Opinion 17-65

May 4, 2017


Digest:         A village court clerk who is the village police chief’s third-degree relative must be insulated from all cases involving the village police. Where such insulation would prevent the court clerk from performing his/her duties if hired, the village justice may not consent to the proposed employment.


Rules:          Judiciary Law § 14; 22 NYCRR 100.2; 100.2(A); 100.2(B); 100.3(E)(1); Opinions 16-160; 15-224; 14-147; 13-138; 07-50; 07-40; 06-163; 01-108; 03-133.


         A village justice asks whether he/she may permit the local police chief’s third-degree relative1 to serve as a full-time village court clerk. In particular, the judge asks if he/she would need to “shield” the police chief’s relative “from police matters (of which there are many), with appropriate disclosures.”

A judge must always avoid even the appearance of impropriety (see 22 NYCRR 100.2) and must always act to promote public confidence in the judiciary’s integrity and impartiality (see 22 NYCRR 100.2[A]). Therefore, a judge must not allow family, social, political or other relationships to influence the judge’s judicial conduct or judgment (see 22 NYCRR 100.2[B]) and must disqualify him/herself in a proceeding where the judge’s impartiality might reasonably be questioned (see 22 NYCRR 100.3[E][1]) or in other specific circumstances required by rule or law (see generally id.; Judiciary Law §14).


Where a court clerk’s first-degree relative is a law enforcement officer without supervisory responsibilities, the Committee has advised that the court clerk must be insulated from all matters involving his/her relative (see Opinions 07-50 [first-degree relative]; 07-40 [first-degree relative]; 06-163 [spouse]; 01-108 [spouse]). The Committee finds that the same standard should apply to a court clerk’s third-degree relatives as well.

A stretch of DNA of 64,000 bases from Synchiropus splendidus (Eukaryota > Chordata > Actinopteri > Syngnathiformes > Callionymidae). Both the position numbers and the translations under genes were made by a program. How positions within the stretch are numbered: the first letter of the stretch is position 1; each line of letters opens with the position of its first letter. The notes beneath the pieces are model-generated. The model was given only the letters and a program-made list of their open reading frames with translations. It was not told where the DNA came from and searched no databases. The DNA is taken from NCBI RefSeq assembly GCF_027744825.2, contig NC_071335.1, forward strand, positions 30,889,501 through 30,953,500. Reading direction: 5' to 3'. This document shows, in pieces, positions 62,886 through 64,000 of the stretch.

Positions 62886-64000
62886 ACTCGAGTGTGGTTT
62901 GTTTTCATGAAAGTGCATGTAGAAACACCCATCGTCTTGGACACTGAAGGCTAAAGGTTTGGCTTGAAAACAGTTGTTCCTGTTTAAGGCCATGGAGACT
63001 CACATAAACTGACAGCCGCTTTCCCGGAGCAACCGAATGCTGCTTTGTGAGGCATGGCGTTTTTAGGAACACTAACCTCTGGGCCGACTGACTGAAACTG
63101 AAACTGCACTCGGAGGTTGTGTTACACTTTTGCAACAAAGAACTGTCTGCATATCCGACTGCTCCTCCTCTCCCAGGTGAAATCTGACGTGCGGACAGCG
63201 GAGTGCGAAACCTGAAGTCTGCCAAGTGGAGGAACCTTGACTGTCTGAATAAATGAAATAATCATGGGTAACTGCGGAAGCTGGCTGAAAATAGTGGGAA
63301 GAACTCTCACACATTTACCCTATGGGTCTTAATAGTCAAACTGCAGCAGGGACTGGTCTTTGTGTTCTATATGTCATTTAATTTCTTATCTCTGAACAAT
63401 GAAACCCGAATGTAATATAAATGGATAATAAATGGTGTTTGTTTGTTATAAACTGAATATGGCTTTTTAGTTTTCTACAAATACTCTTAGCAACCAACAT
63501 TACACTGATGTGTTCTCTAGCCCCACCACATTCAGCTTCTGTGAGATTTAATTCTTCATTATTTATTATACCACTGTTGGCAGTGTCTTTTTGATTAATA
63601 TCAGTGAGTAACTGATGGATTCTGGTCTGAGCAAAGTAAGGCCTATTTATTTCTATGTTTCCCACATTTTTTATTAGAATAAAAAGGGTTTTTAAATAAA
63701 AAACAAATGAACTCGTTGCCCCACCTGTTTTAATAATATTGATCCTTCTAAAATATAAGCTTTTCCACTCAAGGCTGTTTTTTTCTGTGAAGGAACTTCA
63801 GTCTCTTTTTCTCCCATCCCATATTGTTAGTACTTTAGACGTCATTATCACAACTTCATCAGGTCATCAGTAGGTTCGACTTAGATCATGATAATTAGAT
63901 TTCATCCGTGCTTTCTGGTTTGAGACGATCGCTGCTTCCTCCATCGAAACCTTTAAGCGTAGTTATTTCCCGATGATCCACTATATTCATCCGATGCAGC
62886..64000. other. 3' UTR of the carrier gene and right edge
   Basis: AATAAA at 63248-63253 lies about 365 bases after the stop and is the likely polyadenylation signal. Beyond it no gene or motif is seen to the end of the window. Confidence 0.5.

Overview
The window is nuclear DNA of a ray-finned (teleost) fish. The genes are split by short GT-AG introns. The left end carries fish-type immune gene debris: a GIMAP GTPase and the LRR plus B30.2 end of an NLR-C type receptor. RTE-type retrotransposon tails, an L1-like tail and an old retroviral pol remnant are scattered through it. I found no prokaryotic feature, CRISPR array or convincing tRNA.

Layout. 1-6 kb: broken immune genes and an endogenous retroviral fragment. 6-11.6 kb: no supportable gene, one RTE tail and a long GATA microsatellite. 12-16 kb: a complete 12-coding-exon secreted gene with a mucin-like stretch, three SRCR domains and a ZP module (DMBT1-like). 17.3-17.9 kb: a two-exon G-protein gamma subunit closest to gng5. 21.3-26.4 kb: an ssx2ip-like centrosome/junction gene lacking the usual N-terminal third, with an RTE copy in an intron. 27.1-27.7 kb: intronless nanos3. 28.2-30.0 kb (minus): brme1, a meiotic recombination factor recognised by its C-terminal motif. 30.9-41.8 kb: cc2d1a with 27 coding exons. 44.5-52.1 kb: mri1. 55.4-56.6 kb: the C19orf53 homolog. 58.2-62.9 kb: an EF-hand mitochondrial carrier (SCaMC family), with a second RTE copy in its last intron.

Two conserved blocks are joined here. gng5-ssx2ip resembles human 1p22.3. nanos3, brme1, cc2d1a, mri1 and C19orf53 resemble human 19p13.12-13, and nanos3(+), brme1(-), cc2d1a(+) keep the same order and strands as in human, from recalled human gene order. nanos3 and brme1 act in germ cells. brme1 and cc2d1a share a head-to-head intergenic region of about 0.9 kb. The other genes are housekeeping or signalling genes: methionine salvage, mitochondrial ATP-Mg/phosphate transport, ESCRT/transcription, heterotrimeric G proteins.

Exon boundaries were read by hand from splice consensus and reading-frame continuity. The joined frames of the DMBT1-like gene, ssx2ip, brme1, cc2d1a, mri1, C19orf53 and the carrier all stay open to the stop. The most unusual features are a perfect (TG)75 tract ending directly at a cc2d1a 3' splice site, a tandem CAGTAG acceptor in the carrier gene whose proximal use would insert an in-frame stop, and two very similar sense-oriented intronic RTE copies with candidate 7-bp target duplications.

Here, of course, the law enforcement officer is a police chief. In general, when a judge must disqualify him/herself in matters involving a police chief, the disqualification extends to all matters involving the police department (see Opinions 16-160; 15-224; 03-133).


Applying these principles here, we conclude that the police chief’s third-degree relative, as village court clerk, would likewise have to be insulated from all matters involving the village police.


Finally, the Committee has advised that a judge should not appoint as his/her personal law clerk an individual whose police officer spouse supervises an investigative unit that is involved in half of the criminal cases on the court’s calendar (see Opinion 13-138). Here, too, as the majority of the village court’s docket consists of criminal prosecutions and tickets that involve the local police department, insulating the village court clerk from all cases involving the village police would apparently render him/her incapable of performing his/her duties if hired. As this would substantially disrupt court operations, the village justice should not agree to hire the police chief’s third-degree relative as a full-time court clerk.



         1 When analyzing disqualification requirements, the Committee does not distinguish between relatives by blood or by marriage (e.g. Opinion 14-147 n 1). Thus, third-degree relatives of the judge and his/her spouse include nieces, nephews, aunts, uncles, great-grandparents or great-grandchildren, and their respective spouses.